The purpose of my Master Thesis was to identify ways in which the American film industry can increase its share of the Indian movie market in the next decades. Due to the lack of existing research in this field, I chose to first of all investigate how Indian audiences perceive Hollywood movies in India. While one might assume that American and Indian movies are interchangeable simply because both are filmed entertainment, my thesis highlights how in the minds of Indian consumers, American and Indian movies differ immensely to the extent that they could be considered entirely disparate entertainment products. Based on this actuality, my thesis recommends to strategically use Hollywood’s appeal to young audiences, make use of collective consumption patterns found in India, and adjusting theatrical and digital distribution strategies to the globalized consumption patterns of Indian audiences in order to increase America’s film market share in India.
2. Academic Paper: “Expanding X-Men to Capture the Female Audience”
Team project completed with my classmate Melissa Curtis.
As part of an entertainment branding course, this paper analyzes the current market position of the X-Men franchise in relation to its competitors and suggests a brand extension focusing on female audiences, which to date have been left marginalized in terms of blockbuster franchises. Concretely, this means an X-Men movie focusing on the characters Storm and Mystique. The paper outlines such a film’s feasibility in terms of budget, content, and audience appeal (the latter based on original market research), and elaborates on possible arising brand challenges and their solutions.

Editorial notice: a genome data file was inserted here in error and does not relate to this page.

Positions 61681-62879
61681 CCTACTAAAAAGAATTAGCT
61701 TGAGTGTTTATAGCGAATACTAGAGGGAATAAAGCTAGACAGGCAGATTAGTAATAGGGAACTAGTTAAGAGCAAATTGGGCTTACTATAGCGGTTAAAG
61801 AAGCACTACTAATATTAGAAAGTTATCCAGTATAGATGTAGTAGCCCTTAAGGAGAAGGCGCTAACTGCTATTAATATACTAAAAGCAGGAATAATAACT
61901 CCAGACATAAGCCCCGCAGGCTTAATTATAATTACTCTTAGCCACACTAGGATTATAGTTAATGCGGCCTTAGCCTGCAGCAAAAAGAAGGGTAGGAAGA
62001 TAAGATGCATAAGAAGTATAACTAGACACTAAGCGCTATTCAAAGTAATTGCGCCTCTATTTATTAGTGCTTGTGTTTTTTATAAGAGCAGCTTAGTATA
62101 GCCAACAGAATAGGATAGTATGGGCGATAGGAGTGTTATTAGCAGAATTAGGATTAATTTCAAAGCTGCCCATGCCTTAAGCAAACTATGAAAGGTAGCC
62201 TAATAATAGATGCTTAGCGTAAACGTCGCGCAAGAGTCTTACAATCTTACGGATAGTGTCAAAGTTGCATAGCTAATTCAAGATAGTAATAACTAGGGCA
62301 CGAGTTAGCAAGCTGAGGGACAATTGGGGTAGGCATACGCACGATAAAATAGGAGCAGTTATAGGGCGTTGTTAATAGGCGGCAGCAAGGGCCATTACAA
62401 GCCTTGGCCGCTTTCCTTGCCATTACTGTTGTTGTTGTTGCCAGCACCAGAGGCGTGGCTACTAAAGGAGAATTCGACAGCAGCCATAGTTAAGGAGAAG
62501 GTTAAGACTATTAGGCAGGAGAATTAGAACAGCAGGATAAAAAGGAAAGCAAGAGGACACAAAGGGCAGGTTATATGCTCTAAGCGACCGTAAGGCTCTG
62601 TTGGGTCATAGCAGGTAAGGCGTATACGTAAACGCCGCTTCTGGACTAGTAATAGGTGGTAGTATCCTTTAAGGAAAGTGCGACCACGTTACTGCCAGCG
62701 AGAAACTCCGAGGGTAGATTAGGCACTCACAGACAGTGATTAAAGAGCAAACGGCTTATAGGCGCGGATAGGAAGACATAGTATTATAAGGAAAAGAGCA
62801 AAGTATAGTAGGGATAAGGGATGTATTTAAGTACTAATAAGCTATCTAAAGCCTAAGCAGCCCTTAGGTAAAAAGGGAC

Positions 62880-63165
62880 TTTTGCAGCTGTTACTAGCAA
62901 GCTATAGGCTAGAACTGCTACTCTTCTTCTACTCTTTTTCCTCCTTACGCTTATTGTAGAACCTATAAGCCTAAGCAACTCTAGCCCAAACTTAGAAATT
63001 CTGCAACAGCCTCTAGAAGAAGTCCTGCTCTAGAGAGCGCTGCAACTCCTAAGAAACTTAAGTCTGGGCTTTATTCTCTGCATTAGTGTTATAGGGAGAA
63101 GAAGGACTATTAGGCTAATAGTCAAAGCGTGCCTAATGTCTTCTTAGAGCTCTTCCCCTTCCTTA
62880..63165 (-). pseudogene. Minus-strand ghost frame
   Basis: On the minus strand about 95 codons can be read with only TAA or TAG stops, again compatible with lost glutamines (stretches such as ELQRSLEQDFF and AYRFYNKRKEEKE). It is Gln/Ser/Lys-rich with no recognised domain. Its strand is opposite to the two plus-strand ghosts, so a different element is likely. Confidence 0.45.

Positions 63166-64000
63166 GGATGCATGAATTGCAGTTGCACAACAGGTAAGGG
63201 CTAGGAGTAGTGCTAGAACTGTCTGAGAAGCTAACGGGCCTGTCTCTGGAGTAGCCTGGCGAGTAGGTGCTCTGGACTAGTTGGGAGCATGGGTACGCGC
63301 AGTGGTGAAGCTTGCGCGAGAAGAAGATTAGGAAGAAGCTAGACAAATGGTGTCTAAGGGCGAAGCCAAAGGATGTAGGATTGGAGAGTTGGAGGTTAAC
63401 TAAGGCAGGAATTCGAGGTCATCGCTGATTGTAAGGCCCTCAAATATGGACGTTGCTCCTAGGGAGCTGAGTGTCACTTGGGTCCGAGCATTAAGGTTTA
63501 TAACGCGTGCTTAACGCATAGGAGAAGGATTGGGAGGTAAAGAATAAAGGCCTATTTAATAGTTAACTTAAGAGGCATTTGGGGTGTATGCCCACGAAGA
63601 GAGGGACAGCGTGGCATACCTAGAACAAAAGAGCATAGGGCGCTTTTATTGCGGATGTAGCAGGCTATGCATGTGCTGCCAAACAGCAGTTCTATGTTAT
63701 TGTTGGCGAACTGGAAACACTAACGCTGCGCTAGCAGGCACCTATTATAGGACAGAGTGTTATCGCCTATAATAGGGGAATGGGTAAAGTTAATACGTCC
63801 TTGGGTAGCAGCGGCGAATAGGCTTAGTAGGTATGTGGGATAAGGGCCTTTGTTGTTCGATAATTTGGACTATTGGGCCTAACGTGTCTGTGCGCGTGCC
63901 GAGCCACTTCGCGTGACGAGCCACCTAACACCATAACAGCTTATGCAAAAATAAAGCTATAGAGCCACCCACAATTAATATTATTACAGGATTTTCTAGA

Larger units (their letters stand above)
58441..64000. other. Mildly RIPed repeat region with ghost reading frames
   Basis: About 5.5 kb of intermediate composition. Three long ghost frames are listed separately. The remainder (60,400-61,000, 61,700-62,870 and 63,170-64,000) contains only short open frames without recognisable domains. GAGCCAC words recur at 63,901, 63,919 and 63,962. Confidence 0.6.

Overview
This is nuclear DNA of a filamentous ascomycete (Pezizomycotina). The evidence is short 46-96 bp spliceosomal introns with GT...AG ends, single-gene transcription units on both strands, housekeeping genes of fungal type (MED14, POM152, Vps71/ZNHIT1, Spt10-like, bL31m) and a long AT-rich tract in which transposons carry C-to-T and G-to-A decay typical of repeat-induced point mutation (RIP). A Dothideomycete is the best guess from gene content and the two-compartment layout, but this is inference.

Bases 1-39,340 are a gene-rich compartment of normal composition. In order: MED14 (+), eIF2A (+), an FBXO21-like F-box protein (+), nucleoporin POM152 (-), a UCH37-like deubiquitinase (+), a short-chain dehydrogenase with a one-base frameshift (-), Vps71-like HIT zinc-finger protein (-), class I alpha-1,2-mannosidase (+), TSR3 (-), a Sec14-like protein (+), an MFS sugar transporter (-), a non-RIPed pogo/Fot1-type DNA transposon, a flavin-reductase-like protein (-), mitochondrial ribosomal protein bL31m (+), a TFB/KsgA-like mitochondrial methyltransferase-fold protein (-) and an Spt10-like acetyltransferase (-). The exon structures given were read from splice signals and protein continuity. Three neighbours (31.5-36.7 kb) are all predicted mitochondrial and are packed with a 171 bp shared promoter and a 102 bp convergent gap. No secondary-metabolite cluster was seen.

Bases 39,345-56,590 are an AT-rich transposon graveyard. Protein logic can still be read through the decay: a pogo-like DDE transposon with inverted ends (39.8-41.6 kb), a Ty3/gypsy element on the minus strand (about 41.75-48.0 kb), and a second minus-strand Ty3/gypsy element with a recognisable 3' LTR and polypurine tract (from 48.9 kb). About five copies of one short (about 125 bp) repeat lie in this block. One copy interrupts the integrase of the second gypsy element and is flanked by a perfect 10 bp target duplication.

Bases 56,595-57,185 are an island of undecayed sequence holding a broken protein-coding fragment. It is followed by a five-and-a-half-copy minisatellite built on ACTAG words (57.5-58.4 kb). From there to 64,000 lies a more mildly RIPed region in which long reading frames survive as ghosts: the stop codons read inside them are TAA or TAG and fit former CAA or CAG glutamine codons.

3. Academic Paper: “The Future of Motion Picture Marketing? A Critical Assessment of the Economic Implications of Transmedia Storytelling”
This paper was written in October 2010 when transmedia was often considered a mere marketing tool. Approaching the concept of transmedia from an economic angle and using the release of Tron (Disney, 2010) as a case study, I assess how in the face of current and predicted film industry trends, transmedia can avert and remedy economic insecurity, limitations of traditional films, and offer multiple points of entry – and therefore payment.
This is one of my oldest pieces on transmedia, and since then, my views on some of the topics mentioned – participation, or appeal to niche audiences, for example – have changed. The overall economic and business aspects of transmedia remain unaffected.
4. Bachelor Thesis: “Haldir/OFC: The Creation of Original Female Characters in Romantic Haldir Fan Fiction”
Awarded “Best Dissertation Prize” in my graduating class.
In my Bachelor Thesis I examined romantic Haldir fan fiction in the Lord of the Rings fandom and how the original female characters (OFCs) in it are created and portrayed to invite identification among its female readers. I found that this leads to a direct engagement of the fan reader with the character of Haldir as the object of the fandom, but contrary to what one might expect, Haldir ends up taking an almost secondary role to the OFC. This is because the OFC mostly determines his character portrayal rather than vice versa, serves as a form of double escapism and therefore, as bearer of the female gaze, turns Haldir into the object rather than the subject of the story.